“With great power comes great responsibility,” a fictional arachnid man’s uncle once famously said. Personally, I would revise that adage to say, “With great expectations come great responsbility.” Many an NBA team has lived up to said expectations so far this season, and many others have flopped worse than Marcus Smart. Here’s looking at those who fall into the latter category.
*Stats courtesy of NBA.com and ESPN*
Oklahoma City Thunder
Going back to actual team basketball after Russell Westbrook’s “I AM the Senate” season was always going to be difficult, especially with the arrival of glitzy but needy new running mates in Paul George and Carmelo Anthony. But the Thunder have been such mayhem that Allstate won’t even touch them. The ball sticks like velcro, weak-side motion is eschewed in favor of a merry-go-round of isolation play, and fourth-quarter crunchtime is where the entire team goes to die.
Rest assured, there’s reason for optimism — Oklahoma City’s hyper-switching defensive scheme ranks second in the league with a smothering 98.5 points allowed per 100 possessions, and they are still a tremendous offensive rebounding team despite the loss of Enes Kanter. A blowout win over Golden State on national television Wednesday was nice too. But 8-10 is not good for a team that had such high expectations heading into the year, and the luxury of time unfortunately doesn’t exist in the abusive Western Conference.
The Oklahoma City Thunder have Russell Westbrook locked down long-term, and they’re ready to pay even more money to keep the core together.
According to ESPN’s Bobby Marks, Oklahoma City ownership is prepared to pay a luxury tax bill higher than $140 million to go all-in with what they have.
Have been told numerous times that OKC ownership is all in with a large tax bill next season. Luxury tax could be north of $140M.
— Bobby Marks (@BobbyMarks42) September 29, 2017
We already had a pretty clear idea that the Thunder were all-in given their big acquisitions this summer, and they’d probably like to keep Paul George long-term if they can. The luxury tax bill, for now, seems to be a secondary concern.
- Oklahoma City Thunder
Though there was no single Kevin-Durant-to-Golden-State-sized splash in the NBA this offseason, teams made move after move to jockey with the Warriors in an attempt to interrupt their reign of terror.
The Rockets took a leap of faith and traded the farm for an aging Chris Paul. The Celtics used their cap space to reunite Gordon Hayward with Brad Stevens, then got rid of an asset in Avery Bradley to balance their checkbook. The Timberwolves suddenly became a legitimate Western Conference contender by ripping off the Bulls.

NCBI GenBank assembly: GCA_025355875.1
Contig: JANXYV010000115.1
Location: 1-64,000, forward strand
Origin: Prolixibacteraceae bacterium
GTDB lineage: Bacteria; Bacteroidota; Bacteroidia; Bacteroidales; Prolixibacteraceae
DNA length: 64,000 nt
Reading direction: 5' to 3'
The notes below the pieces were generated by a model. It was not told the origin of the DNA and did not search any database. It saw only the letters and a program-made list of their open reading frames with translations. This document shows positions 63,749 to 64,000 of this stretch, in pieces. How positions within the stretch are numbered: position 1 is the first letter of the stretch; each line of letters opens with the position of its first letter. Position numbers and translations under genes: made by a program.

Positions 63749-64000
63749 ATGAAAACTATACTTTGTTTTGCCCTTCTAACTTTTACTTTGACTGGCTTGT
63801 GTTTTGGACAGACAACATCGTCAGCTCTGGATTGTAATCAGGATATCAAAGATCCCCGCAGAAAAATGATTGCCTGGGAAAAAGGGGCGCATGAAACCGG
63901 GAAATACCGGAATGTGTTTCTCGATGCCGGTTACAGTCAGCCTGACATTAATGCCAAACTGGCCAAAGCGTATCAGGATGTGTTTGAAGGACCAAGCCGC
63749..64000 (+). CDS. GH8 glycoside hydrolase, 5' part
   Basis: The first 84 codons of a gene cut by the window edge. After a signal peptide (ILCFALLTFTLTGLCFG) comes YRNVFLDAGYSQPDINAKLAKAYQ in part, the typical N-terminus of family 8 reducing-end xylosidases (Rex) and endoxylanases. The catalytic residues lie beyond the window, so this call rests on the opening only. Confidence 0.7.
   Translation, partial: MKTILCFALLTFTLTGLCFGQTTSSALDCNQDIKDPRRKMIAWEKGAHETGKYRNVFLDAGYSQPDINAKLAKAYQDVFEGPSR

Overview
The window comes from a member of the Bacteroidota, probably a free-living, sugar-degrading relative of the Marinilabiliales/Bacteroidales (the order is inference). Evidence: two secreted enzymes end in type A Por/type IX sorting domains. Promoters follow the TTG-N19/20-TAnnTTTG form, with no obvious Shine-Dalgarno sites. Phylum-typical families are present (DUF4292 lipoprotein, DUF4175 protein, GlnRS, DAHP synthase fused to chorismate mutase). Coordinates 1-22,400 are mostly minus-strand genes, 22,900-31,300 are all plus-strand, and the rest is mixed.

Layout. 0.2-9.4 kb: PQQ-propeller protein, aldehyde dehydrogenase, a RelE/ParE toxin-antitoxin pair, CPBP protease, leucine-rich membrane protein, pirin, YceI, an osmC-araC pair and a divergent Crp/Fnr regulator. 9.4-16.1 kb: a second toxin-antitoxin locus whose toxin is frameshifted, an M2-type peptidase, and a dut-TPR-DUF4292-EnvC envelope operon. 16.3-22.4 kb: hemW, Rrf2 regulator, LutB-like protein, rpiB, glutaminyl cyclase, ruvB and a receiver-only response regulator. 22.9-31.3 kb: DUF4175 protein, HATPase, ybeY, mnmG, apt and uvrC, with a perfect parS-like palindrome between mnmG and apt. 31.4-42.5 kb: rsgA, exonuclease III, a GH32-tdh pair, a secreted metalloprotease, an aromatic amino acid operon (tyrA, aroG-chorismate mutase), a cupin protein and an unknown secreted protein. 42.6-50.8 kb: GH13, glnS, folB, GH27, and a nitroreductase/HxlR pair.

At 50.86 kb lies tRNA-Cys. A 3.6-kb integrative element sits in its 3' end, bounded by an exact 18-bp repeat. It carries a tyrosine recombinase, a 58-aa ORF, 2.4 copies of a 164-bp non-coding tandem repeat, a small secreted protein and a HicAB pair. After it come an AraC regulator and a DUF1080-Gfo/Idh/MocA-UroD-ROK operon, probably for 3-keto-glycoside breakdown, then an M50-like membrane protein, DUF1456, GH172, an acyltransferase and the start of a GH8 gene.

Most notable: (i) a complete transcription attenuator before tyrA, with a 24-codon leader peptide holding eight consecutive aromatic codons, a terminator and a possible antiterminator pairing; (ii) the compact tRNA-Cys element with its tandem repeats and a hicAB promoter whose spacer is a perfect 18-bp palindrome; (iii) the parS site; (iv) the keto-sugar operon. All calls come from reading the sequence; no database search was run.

There were so many moves, in fact — so many trades and so many signings — that, now that the league’s transaction churn and burn has finally calmed, it’s hard to believe all that actually happened. To sum it up:
We’re going to see a lot of familiar faces in new jerseys come this fall (the preseason begins Sept. 30). But which of those players will make the biggest impact, and which teams will look the most improved? Which 2017-18 NBA squad will make the biggest leap?
It’s too early to know, of course, but below is my take on the 10 NBA teams that improved the most this offseason.
10. Denver Nuggets
Russell Westbrook is eligible to opt out of his current contract after the 2017-2018 season, but the Oklahoma City Thunder are reportedly confident they can sign him to an extension before he becomes a free agent.
Earlier in the week, Paul George implied that he and Westbrook will make a joint decision at the end of the upcoming season about whether or not they want to remain in OKC. According to Royce Young of ESPN.com, the Thunder are optimistic Westbrook isn’t planning to test free agency like George.
Despite Paul George's comments about figuring out free agency in tandem with Westbrook, optimism remains high Westbrook will ink extension.
— Royce Young (@royceyoung) July 13, 2017
Point is, nothing has changed for Westbrook in making a decision. As with everything, he'll make it independently, and on his own terms.
— Royce Young (@royceyoung) July 13, 2017
Westbrook showed his commitment to the Thunder after Kevin Durant left last year by signing a three-year, $85.7 million extension. He seemed to embrace being “the man” after Durant skipped town, so there’s no reason to think Westbrook would be influenced by what George does down the road.
The Thunder have openly said they have offered Westbrook a max contract and are simply waiting for his response. The reigning NBA MVP is eligible to add about five years and $207 million to the $28.5 million he is scheduled to make next season, which would be similar to the deal James Harden signed with the Houston Rockets this offseason.
With the way Westbrook has acted toward Durant since K.D. left, it would be a bad look if Russ did the same. The Thunder have already shown they are trying to build a contender around Westbrook by trading for George, and George is already looking forward to competing with his new teammate in one unique category. It wouldn’t be a shock if both decided to stick around.